How do you use the product Rule to find the derivative of g(t) = (3^t) - (4^t3)?

Sep 22, 2015

$\ln 3 \left({3}^{t}\right) - 3 \ln 4 \left({4}^{t}\right)$

Explanation:

We'll have to use a little more than the product rule to find this derivative. Luckily, we can take it one step at a time - finding $\frac{\mathrm{dg}}{\mathrm{dt}} {3}^{t}$ and then $\frac{\mathrm{dg}}{\mathrm{dt}} \left({4}^{t} \cdot 3\right)$.

$\frac{\mathrm{dg}}{\mathrm{dt}} {3}^{t}$ is easy - recall that $\frac{d}{\mathrm{dx}} {a}^{x} = \ln a \left({a}^{x}\right)$. That means $\frac{\mathrm{dg}}{\mathrm{dt}} {3}^{t} = \ln 3 \left({3}^{t}\right)$.

$\frac{\mathrm{dg}}{\mathrm{dt}} \left({4}^{t} \cdot 3\right)$ is a little more complicated, but bearable. Here's where we utilize the product rule. Remember, the product rule states that $\frac{d}{\mathrm{dx}} u v = u ' v + u v '$. In our case, $u = {4}^{t}$ and $v = 3$. Substituting,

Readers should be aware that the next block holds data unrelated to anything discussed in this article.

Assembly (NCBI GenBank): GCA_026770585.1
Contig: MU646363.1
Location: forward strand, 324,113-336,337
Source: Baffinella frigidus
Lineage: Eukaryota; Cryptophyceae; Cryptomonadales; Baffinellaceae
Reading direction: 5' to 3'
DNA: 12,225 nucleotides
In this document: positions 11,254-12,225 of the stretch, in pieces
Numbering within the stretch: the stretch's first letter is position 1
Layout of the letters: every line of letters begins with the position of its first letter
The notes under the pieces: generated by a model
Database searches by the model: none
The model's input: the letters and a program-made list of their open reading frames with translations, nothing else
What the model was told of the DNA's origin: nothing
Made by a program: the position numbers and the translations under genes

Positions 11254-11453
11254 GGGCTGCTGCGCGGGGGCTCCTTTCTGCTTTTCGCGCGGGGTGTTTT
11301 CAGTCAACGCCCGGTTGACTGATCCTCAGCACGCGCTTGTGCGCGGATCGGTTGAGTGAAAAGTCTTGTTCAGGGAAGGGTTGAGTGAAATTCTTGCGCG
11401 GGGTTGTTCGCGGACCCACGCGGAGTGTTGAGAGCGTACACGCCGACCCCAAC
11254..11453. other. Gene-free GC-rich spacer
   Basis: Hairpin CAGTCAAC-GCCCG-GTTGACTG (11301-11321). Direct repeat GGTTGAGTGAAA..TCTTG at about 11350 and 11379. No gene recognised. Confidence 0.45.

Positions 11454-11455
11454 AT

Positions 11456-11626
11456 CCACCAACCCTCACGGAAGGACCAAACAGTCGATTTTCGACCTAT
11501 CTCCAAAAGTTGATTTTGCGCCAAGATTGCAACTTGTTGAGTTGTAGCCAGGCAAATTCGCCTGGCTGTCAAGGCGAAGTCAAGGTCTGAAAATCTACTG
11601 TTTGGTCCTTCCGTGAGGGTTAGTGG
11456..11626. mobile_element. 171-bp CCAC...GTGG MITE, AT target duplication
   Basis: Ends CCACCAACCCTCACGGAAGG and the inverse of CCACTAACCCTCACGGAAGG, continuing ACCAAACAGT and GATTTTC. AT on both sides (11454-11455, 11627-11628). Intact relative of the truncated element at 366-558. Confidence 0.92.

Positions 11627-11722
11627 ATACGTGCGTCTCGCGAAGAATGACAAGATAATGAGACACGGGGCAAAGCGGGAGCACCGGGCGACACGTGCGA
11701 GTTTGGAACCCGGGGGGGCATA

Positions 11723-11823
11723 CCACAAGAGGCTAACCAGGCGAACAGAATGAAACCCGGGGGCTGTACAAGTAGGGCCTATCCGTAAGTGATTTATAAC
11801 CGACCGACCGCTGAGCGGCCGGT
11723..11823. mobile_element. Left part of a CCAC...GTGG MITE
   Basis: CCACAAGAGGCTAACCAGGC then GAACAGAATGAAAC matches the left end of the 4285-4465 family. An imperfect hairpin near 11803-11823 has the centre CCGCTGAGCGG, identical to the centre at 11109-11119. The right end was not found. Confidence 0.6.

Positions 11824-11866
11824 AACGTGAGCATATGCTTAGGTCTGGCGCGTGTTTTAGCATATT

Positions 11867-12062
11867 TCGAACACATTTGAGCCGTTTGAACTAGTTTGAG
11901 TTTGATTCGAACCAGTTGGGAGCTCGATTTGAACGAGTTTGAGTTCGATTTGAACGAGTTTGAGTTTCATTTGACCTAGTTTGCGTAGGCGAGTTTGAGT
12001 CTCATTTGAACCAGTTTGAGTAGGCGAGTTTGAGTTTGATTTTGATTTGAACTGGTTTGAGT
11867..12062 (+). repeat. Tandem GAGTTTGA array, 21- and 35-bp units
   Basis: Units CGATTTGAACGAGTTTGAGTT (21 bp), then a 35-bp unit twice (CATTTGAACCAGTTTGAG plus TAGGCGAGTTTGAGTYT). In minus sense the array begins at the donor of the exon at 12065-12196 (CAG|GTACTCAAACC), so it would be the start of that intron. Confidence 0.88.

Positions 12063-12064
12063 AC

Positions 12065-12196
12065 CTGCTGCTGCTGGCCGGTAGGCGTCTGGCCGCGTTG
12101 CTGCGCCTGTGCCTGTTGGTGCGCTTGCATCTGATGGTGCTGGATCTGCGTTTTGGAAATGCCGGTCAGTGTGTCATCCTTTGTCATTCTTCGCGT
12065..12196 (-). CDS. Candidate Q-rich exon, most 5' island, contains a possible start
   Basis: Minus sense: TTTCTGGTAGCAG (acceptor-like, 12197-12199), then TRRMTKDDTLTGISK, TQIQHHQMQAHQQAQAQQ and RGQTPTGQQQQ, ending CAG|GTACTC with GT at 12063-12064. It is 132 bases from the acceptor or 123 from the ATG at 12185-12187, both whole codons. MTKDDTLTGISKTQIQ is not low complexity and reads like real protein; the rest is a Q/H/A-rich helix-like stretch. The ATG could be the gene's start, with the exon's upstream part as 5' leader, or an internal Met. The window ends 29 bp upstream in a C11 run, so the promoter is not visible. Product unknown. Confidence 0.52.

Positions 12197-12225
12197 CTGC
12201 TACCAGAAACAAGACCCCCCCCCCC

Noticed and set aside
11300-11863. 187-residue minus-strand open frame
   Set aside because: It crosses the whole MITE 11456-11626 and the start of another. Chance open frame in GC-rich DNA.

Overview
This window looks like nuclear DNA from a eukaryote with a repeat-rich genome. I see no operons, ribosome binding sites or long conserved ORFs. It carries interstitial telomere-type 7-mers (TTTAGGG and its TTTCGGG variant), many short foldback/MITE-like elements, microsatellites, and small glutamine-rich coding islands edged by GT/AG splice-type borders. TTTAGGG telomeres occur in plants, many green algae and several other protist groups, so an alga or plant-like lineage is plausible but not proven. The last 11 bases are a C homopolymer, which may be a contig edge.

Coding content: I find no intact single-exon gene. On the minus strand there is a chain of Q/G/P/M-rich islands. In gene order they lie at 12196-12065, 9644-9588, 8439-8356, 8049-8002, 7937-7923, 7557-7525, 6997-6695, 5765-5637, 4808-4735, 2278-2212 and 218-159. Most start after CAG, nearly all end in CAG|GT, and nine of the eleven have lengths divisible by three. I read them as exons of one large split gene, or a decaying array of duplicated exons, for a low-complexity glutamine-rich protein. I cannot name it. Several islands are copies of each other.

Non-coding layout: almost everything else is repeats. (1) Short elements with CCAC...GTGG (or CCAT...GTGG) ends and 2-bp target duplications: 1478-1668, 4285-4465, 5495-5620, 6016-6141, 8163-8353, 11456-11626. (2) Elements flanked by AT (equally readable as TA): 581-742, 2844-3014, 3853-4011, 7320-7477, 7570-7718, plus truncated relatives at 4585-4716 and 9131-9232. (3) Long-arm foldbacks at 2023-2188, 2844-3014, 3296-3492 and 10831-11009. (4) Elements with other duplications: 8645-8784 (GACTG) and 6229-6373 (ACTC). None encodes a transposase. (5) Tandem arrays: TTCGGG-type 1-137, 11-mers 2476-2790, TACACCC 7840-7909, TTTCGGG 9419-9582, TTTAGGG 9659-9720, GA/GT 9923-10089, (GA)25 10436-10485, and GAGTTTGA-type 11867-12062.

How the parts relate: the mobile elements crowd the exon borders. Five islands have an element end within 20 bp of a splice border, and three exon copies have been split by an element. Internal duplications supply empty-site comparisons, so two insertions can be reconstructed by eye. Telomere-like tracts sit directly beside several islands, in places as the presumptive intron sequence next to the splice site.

$\frac{\mathrm{dg}}{\mathrm{dt}} \left({4}^{t} \cdot 3\right) = \left({4}^{t}\right) ' \left(3\right) + \left({4}^{t}\right) \left(3\right) '$
$\frac{\mathrm{dg}}{\mathrm{dt}} \left({4}^{t} \cdot 3\right) = 3 \ln 4 \left({4}^{t}\right) + \left({4}^{t}\right) \left(0\right)$
$\frac{\mathrm{dg}}{\mathrm{dt}} \left({4}^{t} \cdot 3\right) = 3 \ln 4 \left({4}^{t}\right)$

Finally, we can now put it all together:

$\frac{\mathrm{dg}}{\mathrm{dt}} \left({3}^{t} + {4}^{t} \cdot 3\right) = \frac{\mathrm{dg}}{\mathrm{dt}} {3}^{t} - \frac{\mathrm{dg}}{\mathrm{dt}} \left({4}^{t} \cdot 3\right)$
$\frac{\mathrm{dg}}{\mathrm{dt}} \left({3}^{t} + {4}^{t} \cdot 3\right) = \ln 3 \left({3}^{t}\right) - 3 \ln 4 \left({4}^{t}\right)$